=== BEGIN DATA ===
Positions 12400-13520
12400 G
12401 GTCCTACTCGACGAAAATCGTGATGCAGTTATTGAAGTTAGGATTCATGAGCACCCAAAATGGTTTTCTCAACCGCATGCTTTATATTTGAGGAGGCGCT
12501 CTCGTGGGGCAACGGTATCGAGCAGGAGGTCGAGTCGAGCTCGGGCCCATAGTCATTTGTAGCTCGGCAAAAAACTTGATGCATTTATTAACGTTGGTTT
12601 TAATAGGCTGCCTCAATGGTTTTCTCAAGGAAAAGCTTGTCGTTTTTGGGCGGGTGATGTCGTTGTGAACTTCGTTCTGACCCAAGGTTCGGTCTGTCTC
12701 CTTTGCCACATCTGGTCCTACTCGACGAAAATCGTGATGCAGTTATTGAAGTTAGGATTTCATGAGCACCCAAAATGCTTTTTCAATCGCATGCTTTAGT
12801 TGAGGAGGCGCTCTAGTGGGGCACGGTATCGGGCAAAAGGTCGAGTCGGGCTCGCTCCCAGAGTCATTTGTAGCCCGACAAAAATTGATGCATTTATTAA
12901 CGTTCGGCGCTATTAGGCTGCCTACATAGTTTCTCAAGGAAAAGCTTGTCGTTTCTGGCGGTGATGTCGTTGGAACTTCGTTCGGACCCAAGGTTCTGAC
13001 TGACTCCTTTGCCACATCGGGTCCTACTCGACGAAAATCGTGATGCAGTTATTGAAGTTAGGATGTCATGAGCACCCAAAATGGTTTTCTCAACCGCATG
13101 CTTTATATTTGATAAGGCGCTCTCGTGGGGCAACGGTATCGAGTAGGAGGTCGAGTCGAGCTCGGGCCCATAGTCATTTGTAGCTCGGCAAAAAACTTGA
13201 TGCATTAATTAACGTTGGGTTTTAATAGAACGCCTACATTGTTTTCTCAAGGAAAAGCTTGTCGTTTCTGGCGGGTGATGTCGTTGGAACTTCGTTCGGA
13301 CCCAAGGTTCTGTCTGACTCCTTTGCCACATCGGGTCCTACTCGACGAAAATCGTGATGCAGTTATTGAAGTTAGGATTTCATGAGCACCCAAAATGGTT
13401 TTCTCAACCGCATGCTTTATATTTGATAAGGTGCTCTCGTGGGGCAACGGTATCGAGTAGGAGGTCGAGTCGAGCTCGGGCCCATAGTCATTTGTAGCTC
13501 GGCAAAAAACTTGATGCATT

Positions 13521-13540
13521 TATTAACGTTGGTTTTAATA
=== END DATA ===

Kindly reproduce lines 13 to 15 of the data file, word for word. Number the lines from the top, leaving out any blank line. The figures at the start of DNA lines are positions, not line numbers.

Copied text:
13401 TTCTCAACCGCATGCTTTATATTTGATAAGGTGCTCTCGTGGGGCAACGGTATCGAGTAGGAGGTCGAGTCGAGCTCGGGCCCATAGTCATTTGTAGCTC
13501 GGCAAAAAACTTGATGCATT

Positions 13521-13540